United Statesv.Williamson

UNITED STATES COURT OF APPEAL FOR THE NINTH CIRCUITJan 7, 2013
No. 11-50304 (9th Cir. 2013)
No. 11-50304504 Fed. Appx. 556

No. 11-50304 D.C. No. 2:08-cr-00411-SVW-3

01-07-2013

UNITED STATES OF AMERICA, Plaintiff - Appellee, v. ANDRE WILLIAMSON, Defendant - Appellant.


NOT FOR PUBLICATION


MEMORANDUM

This disposition is not appropriate for publication and is not precedent except as provided by 9th Cir. R. 36-3.


Appeal from the United States District Court

for the Central District of California

Stephen V. Wilson, District Judge, Presiding


Argued and Submitted December 3, 2012

Pasadena, California

Before: WARDLAW, BEA, and N.R. SMITH, Circuit Judges.

Andre Williamson appeals the district court's judgment of conviction following the denial of his motion to withdraw his guilty plea. We have jurisdiction pursuant to 28 U.S.C. § 1291, and we affirm.

The district court erred by not personally advising Williamson on the record of the rights he was relinquishing, and by not making sure that Williamson understood the consequences of his guilty plea. The error was not cured by Williamson's statement that he had read and understood the plea agreement nor by the prosecutor reading parts of the plea agreement into the record even though those parts contained the admonitions required by Federal Rule of Criminal Procedure 11. Cf. United States v. Ma, 290 F.3d 1002, 1005 (9th Cir. 2002); United States v. Kennell, 15 F.3d 134, 136 (9th Cir. 1994). Nevertheless, Williamson did not raise this error before the district court, and we find that on this record the error did not amount to plain error. United States v. Vonn, 535 U.S. 55, 74 (2002). Williamson does not explain how the district court's error prejudiced his substantial rights. United States v. Jimenez-Dominguez, 296 F.3d 863, 867 (9th Cir. 2002).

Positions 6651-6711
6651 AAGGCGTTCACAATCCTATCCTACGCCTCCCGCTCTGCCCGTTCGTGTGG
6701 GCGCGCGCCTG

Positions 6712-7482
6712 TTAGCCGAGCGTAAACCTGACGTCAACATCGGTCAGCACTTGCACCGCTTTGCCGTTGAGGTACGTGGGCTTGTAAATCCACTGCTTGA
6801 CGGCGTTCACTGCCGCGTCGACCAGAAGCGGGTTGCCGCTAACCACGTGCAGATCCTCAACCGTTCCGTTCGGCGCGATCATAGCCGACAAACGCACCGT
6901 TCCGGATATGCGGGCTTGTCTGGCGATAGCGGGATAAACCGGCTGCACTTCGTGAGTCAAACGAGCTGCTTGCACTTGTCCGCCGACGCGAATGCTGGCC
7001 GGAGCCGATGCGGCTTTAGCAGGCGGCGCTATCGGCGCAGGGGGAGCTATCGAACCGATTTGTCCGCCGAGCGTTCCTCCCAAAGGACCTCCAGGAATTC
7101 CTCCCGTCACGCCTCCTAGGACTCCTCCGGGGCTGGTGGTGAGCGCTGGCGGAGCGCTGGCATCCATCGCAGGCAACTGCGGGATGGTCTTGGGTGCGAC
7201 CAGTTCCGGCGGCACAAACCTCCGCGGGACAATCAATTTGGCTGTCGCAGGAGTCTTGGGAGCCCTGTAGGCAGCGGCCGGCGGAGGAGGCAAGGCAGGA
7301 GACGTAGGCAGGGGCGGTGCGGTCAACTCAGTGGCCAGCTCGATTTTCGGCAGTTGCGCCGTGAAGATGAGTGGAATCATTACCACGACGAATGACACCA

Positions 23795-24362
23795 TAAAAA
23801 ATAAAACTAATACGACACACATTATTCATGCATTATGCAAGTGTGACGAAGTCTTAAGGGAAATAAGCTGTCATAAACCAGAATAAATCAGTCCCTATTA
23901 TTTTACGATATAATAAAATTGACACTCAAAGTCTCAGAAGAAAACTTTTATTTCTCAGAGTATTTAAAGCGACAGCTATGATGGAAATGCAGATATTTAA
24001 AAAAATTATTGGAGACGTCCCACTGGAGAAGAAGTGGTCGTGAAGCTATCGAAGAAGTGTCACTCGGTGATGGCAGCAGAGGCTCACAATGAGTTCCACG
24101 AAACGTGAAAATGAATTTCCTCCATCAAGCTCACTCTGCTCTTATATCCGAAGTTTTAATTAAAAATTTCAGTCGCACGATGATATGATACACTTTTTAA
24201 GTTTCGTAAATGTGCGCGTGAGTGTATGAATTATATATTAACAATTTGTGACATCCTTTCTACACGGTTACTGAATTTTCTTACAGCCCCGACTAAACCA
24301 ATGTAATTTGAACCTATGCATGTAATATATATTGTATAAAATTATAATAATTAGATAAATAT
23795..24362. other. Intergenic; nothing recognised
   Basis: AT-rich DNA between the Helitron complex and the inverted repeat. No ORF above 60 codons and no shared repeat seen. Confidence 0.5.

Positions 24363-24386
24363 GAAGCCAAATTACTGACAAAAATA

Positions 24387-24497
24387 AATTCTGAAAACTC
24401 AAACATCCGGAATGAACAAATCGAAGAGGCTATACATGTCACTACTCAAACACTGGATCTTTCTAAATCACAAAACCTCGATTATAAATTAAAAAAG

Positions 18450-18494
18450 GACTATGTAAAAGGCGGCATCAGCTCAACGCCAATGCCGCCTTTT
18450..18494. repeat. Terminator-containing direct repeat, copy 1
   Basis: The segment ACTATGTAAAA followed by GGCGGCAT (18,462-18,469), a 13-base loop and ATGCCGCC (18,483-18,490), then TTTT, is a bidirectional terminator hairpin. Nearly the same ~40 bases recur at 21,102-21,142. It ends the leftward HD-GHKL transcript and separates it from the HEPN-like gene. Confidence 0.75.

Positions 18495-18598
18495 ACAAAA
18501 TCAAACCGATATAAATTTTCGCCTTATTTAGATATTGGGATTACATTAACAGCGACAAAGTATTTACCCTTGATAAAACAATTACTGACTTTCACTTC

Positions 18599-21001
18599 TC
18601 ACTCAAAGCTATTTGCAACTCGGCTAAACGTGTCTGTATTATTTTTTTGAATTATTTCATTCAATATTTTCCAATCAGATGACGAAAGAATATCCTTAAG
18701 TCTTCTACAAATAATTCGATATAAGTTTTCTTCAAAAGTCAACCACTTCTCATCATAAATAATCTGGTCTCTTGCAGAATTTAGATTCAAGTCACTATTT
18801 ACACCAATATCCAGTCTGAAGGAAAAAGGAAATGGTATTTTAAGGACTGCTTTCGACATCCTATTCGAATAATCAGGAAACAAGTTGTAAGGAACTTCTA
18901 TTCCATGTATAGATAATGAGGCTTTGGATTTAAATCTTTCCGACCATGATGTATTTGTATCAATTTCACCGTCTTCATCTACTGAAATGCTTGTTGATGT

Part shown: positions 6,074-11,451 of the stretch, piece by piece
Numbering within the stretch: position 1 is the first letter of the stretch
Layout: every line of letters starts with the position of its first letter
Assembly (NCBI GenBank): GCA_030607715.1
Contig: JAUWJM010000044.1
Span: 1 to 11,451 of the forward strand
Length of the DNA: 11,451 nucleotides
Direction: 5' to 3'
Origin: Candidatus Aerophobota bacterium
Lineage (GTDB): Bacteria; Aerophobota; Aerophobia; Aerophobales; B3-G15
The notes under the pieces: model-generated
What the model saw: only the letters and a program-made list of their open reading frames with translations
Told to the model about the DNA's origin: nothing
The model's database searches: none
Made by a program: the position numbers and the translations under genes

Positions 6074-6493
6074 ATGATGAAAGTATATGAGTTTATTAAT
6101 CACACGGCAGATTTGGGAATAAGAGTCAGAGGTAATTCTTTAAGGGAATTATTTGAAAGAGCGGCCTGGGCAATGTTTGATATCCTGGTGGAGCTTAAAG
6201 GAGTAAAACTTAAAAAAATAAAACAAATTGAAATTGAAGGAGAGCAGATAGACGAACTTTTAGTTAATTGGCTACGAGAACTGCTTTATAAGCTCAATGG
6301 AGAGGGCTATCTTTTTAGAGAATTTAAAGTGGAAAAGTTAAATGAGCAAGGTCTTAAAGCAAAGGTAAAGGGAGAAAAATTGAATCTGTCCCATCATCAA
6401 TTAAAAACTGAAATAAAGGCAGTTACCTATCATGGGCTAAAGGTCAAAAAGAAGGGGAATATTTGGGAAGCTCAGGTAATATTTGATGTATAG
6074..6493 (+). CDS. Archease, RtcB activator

Second, Williamson claims he was not able to enter a knowing and voluntary plea due to his mental illness, the medication he was taking for his mental illness, and his former recreational drug use. Williamson also claims the district court applied the wrong legal standard because the district court evaluated whether Williamson's guilty plea was knowing and voluntary. A defendant may withdraw a guilty plea if "the defendant can show a fair and just reason for requesting the withdrawal." Fed. R. Crim. P. 11(d)(2)(B). We conclude, however, that the district court applied the correct legal standard. It is true that "the 'fair and just reason' standard is simply more generous than the standard for determining whether a plea is invalid." United States v. Garcia, 401 F.3d 1008, 1012 (9th Cir. 2005). However, when the voluntariness of the plea is itself the only reason the defendant gave for wanting to withdraw his guilty plea, it is not error for the district court to focus on whether the plea was made knowingly and voluntarily. See id.

Further, the district court's factual findings were not "illogical, implausible, or without support in inferences that may be drawn from the record." United States v. Hinkson, 585 F.3d 1247, 1263 (9th Cir. 2009) (en banc), cert denied, 131 S. Ct. 2096 (2011). The only medical evidence regarding Williamson's mental state was from the prison's psychiatrist and his intern, whose testimony supported the court's finding that Williamson was able to think clearly and that Williamson knew the effect of his guilty plea. Williamson's trial attorney also confirmed that he understood the plea agreement, and that in over 60 hours of meetings with him, she never observed him having trouble understanding the proceedings against him.

Accordingly, the district court did not abuse its discretion in finding Williamson did not present a fair and just reason for withdrawing his guilty plea.

AFFIRMED.